Moscow’s very location represents the Russian experience. The nation’s center is situated on the crossroad between the taiga and the steppe — and defenseless. There is little standing in the way between Moscow and an invading army, whichever way it comes from. The prudent policy has been to push back Russia’s borders to put enough space between its heartland and its frontiers to be able to absorb an invasion.
Expansion started under Ivan the Terrible (1533-1584) a, through fits and starts, culminated in the 1979 Soviet invasion of Afghanistan. Up until 1960, Russia even enjoyed an alliance with China, creating a communist empire that dominated Eurasia. No single political entity had ever been so paramount on the continent and none ever would.
This preponderance was unsustainable. Russia needed to keep expanding to secure its European core but the farther it expanded, the less stable it became. Unlike America, it hadn’t the economy to finance an empire nor an individualistic culture that allowed peoples of different ethnicities and religions to peacefully coexist. Mikhail Gorbachev’s reforms in the late 1980s accelerated the Soviet empire’s disintegration but its collapse is better seen as a retreat that inevitably follows overextension — and one that is just as predictably succeeded by another period of expansion, which is what Vladimir Putin is presiding over today.
Russia’s geopolitical imperatives haven’t changed. History suggests it will try to reclaim what it lost — if not by conquest, then through the economic and political subordination of its frontier states.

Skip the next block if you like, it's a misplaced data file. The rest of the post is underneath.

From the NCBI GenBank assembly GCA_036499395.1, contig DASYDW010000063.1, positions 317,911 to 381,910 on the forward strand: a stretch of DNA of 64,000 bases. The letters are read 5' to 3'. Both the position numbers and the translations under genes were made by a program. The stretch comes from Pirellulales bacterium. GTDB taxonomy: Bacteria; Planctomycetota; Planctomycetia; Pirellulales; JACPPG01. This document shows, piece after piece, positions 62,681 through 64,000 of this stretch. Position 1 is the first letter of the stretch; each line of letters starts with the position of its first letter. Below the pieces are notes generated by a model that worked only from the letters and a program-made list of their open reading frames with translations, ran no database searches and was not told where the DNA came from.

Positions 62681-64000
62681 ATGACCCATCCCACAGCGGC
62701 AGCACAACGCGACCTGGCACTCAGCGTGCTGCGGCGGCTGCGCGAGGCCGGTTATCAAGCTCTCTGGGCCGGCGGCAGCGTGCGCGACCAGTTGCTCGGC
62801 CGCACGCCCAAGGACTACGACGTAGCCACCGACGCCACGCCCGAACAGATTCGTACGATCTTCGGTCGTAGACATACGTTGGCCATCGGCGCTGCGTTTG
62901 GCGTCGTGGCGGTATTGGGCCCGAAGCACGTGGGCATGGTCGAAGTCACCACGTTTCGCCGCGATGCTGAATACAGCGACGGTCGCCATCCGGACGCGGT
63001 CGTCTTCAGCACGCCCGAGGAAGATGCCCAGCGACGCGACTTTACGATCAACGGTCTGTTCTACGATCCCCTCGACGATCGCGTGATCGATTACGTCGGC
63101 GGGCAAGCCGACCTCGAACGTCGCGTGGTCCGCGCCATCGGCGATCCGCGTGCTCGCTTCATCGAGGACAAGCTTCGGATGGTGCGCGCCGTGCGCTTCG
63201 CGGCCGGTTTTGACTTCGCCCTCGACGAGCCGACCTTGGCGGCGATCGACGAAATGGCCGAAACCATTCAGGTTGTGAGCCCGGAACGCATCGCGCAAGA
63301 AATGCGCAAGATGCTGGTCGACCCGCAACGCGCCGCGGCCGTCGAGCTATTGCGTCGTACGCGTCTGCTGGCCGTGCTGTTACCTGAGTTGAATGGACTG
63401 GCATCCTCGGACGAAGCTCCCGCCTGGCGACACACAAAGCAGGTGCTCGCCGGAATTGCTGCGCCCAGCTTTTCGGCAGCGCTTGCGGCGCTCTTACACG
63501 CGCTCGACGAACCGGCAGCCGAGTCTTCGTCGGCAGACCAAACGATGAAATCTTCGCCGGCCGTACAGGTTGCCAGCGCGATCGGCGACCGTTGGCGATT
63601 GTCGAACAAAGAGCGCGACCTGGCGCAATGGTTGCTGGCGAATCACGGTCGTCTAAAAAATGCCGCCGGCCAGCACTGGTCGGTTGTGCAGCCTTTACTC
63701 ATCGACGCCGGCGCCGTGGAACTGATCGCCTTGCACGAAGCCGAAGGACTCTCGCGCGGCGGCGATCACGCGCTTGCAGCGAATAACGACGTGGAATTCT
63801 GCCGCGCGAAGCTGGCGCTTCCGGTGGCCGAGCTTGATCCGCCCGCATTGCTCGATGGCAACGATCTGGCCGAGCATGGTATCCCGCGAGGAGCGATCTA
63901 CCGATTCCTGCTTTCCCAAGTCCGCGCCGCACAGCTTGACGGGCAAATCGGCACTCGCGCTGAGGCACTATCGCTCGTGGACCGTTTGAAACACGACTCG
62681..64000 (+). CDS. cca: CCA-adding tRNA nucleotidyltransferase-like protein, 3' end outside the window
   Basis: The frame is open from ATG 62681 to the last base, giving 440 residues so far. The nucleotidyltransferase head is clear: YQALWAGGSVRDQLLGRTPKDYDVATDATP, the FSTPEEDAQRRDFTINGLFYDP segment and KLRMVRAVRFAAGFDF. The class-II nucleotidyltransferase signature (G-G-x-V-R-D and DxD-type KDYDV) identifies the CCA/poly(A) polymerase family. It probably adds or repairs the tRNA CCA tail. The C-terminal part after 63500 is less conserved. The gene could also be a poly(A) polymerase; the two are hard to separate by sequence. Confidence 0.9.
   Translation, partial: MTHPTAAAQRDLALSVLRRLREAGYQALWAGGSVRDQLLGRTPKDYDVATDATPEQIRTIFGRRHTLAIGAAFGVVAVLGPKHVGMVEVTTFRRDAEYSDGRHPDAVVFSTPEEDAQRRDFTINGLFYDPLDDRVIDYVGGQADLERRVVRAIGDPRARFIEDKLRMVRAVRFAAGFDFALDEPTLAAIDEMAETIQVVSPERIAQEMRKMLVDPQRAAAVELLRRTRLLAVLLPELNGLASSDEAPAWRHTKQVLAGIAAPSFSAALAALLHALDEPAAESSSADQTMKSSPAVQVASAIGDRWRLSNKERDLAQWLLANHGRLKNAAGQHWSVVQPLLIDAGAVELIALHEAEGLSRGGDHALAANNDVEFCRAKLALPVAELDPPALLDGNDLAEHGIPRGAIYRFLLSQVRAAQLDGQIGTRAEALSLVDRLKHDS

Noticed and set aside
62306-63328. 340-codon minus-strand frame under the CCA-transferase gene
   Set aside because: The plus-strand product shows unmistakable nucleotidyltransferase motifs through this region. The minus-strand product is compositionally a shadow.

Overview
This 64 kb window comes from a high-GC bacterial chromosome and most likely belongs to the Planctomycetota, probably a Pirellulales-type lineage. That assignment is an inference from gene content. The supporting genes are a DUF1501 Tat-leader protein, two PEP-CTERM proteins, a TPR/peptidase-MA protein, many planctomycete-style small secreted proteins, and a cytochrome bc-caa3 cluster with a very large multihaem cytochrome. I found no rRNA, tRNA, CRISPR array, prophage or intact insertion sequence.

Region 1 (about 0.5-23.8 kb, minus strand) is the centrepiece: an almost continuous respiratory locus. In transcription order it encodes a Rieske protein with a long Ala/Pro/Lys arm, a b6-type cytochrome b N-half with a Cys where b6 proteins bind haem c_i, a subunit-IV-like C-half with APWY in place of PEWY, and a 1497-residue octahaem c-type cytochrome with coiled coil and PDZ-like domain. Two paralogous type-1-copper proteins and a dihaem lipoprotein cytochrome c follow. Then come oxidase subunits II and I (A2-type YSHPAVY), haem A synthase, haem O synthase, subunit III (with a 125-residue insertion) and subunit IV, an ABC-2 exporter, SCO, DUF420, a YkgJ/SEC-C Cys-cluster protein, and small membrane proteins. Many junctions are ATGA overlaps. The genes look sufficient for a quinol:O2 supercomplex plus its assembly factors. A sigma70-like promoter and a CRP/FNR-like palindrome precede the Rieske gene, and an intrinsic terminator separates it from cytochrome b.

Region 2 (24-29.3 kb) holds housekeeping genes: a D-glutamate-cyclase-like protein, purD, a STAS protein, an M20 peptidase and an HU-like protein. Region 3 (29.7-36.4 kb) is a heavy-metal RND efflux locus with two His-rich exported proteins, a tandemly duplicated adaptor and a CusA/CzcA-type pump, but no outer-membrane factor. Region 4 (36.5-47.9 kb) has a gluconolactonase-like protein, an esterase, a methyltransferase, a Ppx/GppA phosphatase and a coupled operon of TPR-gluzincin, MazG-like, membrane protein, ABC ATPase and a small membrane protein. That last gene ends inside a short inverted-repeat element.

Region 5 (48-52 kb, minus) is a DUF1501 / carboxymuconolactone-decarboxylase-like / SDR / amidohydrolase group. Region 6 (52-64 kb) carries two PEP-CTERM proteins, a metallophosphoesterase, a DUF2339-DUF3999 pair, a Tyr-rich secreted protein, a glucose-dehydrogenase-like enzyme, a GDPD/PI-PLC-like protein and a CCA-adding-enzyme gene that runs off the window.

“Russia had no choice but to become a revisionist power,” argues Robert D. Kaplan in The Revenge of Geography: What the Map Tells Us About Coming Conflicts and the Battle Against Fate (2012), “intent on regaining — in some subtle or not so subtle form — its near-abroad in Belarus, Ukraine, Moldova, the Caucasus and Central Asia, where 26 million ethnic Russians still lived.”
When Russia subdued the steppe, it could afford pan-Eurasian pretensions. Similarly, once the United States had taken Cuba and Florida from Spain and acquired the Panama Canal in 1904, putting the whole “American Mediterranean” under its sway, it had “power to spare for activities outside the New World,” the famous geostrategist Nicholas J. Spykman observed in America’s Strategy in World Politics: The United States and the Balance of Power (1942).
World War II was the trigger for a global expansion. The same conflict that reminded Russians just how vulnerable they were and led to their de facto annexation of Central Europe saw Americans taking over the declining British Empire’s naval stations in the Caribbean, establishing the North Atlantic Treaty Organization, turning Japan into a protectorate and allying with faraway Australia and New Zealand, extending their hegemony into the South Pacific by 1951.
With America supreme on the world’s oceans, the danger was that the powers of Eurasia would combine to challenge its position on the fringes of the Old World. Between the North European Plain (which America’s NATO allies control), the Eurasian steppe (Russia) and the Yellow River basin (China), the supercontinent has even more arable land than North America. But the three centers are not connected, either by waterways, interests or ideology (with the exception of the brief Sino-Soviet friendship, which naturally collapsed). Keeping these regions divided had to be America’s overriding strategic goal.